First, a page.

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INTRODUCTION

According to the Section 148 of Indian Contract Act, bailment is the delivery of
goods by one person to another. It is done for a specific purpose. The person to
whom goods are given is called the bailee and the person who gives the goods is
called bailor.

Bailment describes a legal relationship in common law where physical possession


of personal property, or a chattel, is transferred from one person (the 'bailor') to
another person (the 'bailee') who subsequently has possession of the property. It
arises when a person gives property to someone else for safekeeping, and is a
cause of action independent of contract or tort.

Bailment is distinguished from a contract of sale or a gift of property, as it only


involves the transfer of possession and not its ownership. To create a bailment,
the bailee must both intend to possess, and actually physically possess, the
bailable chattel. Bailment is a typical common law concept although similar
concepts exists in civil law (Spain- Depsito).
In addition, unlike a lease or rental, where ownership remains with the lessor but
the lessee is allowed to use the property, the bailee is generally not entitled to
the use of the property while it is in his possession.
A common example of bailment is leaving your car with a valet. Leaving your car
in an unattended parking garage is typically a license rather than a bailment, as
the car park's intent to possess your car cannot be shown. However, bailment
arise in many other situations, including terminated leases of property,
warehousing (including store-it-yourself) or in carriage of goods.
ELEMENTS OF BAILMENT
1. The bailor owns personal property or holds the right to possess it.

2. The bailor delivers exclusive possession of and control over the personal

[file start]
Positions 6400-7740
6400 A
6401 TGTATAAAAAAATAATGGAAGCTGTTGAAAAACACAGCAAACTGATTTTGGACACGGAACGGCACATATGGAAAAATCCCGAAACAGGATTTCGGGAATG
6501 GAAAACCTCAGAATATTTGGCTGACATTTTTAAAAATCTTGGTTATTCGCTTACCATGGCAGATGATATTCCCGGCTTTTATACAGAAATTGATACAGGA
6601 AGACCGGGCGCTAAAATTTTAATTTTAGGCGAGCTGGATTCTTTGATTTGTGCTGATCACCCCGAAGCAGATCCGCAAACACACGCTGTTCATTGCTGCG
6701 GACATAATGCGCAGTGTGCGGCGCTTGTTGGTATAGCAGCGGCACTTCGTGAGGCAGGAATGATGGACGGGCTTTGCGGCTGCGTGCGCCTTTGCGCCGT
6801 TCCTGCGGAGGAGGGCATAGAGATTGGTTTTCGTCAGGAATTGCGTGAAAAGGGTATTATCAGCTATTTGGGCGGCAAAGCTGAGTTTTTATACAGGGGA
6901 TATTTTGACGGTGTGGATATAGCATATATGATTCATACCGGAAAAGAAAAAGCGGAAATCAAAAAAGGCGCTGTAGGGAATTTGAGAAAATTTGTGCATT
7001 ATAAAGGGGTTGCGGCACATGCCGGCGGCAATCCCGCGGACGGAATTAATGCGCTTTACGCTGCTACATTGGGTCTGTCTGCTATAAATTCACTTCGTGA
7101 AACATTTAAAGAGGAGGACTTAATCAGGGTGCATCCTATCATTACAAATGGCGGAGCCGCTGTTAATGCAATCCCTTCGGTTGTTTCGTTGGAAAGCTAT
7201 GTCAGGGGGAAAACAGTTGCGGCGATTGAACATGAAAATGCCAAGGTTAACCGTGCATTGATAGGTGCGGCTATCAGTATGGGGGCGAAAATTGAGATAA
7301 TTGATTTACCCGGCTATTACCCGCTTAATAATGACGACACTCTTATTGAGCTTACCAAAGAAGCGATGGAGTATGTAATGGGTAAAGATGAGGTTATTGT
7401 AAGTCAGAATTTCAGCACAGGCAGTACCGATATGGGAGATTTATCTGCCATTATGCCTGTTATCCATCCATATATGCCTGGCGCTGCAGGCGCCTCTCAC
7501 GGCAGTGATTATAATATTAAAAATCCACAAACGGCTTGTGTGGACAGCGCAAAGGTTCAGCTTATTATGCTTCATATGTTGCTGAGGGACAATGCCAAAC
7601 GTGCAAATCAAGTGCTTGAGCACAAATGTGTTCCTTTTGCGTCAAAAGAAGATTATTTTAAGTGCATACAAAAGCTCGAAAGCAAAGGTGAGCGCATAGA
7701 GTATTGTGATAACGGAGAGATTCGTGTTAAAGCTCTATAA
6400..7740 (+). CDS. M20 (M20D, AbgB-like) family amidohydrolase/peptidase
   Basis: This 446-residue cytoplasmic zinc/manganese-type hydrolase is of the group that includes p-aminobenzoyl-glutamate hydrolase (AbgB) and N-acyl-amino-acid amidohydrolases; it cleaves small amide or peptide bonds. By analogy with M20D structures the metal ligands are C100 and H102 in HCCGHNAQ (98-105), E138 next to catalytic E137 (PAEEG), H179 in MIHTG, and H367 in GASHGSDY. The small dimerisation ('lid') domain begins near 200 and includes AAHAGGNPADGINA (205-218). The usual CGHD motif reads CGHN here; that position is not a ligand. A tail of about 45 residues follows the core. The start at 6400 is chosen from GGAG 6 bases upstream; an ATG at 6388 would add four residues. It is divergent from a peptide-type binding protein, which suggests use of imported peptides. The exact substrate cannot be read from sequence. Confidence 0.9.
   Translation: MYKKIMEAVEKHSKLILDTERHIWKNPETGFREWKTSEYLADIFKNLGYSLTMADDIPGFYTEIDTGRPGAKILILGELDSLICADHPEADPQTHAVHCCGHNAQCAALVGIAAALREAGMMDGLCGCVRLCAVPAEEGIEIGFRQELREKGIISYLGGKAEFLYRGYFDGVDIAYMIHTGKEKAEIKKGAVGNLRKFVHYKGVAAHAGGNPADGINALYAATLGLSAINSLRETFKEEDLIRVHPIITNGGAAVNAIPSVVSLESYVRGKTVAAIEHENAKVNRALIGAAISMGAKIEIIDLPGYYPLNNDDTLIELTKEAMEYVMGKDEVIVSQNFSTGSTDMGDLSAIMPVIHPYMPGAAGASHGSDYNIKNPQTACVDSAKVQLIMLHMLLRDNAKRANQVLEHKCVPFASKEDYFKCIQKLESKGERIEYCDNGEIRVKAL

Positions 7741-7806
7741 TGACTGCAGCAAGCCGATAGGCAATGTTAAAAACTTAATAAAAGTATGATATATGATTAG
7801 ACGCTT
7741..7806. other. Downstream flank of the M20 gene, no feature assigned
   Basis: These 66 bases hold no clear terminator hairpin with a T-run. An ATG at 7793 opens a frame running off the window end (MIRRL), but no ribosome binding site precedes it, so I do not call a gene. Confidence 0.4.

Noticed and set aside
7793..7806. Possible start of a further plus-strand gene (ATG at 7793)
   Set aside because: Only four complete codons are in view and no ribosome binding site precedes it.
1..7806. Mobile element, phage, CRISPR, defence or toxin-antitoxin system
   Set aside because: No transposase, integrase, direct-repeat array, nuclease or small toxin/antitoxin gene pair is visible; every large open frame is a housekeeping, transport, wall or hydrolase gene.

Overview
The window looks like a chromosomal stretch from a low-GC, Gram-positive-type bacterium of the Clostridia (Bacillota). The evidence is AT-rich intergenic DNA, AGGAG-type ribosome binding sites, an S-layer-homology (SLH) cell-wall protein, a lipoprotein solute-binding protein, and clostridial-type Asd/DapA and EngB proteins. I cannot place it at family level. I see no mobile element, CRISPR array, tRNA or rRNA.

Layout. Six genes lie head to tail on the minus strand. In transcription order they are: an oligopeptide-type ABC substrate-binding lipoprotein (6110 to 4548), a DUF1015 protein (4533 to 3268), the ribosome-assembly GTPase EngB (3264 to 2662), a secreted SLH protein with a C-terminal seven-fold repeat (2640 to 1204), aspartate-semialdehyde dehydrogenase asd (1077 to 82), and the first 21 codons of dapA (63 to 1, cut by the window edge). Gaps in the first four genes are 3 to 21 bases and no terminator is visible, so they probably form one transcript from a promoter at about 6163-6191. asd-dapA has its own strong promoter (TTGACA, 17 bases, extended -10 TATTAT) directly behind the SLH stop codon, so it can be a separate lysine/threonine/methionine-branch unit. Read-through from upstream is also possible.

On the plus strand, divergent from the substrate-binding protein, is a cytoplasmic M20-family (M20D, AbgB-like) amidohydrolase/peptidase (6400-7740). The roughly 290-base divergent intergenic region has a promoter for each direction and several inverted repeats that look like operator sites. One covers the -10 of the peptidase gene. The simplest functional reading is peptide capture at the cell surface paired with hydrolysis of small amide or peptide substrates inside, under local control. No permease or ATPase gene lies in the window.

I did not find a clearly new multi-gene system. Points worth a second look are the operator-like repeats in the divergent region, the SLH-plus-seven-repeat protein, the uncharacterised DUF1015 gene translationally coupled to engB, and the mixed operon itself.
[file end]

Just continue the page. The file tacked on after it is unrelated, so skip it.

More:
property to the bailee.

3. The bailee knowingly accepts the personal property with the understanding
that he owes a duty to return the property, or to dispose of it, as directed by the
bailor

FEATURES OF BAILMENT
On analyzing the above definition, we find the following characteristics of
bailment:

1. There should be a contract:


It is necessary that the goods are delivered to the bailee and returned to the
bailor when the purpose is accomplished upon a contract. This means there
should a contract between the two parties for such transaction of delivery and
subsequent return. If there is no contract, there is no bailment. The contract
giving rise to bailment can be express or implied.

Property deposited in a court under orders is not property delivered under a


contract. Such delivery or transfer does not constitute bailment.

Exception to the delivery upon contract: A finder of goods is treated as a bailee


even if there is no contract of Bailment or delivery of goods under a contract.
Afinder of the goods is a person who finds the goods belonging to some other
person and keeps them under his protection till the actual owner of the goods is
found. An involuntary contract of bailment arises and the finder automatically
becomes bailee even in absence of bailment by the bailor the owner of the lost
goods. Since the person is in the position of the bailee, he has all the rights and
duties of a bailee.
Under English Law: There can be bailment without a contract. If a person deposits
or delivers the goods under stressful circumstance like fire flood, riots or if the
person who is depositing the goods is incapable of appreciating the value of the
action, it is still regarded as bailment despite the absence of a contract. Delivery
of goods to another under a mistake of identity of the person is also treated as
bailment without a contract as long as the bailor took reasonable care to
ascertain the identity.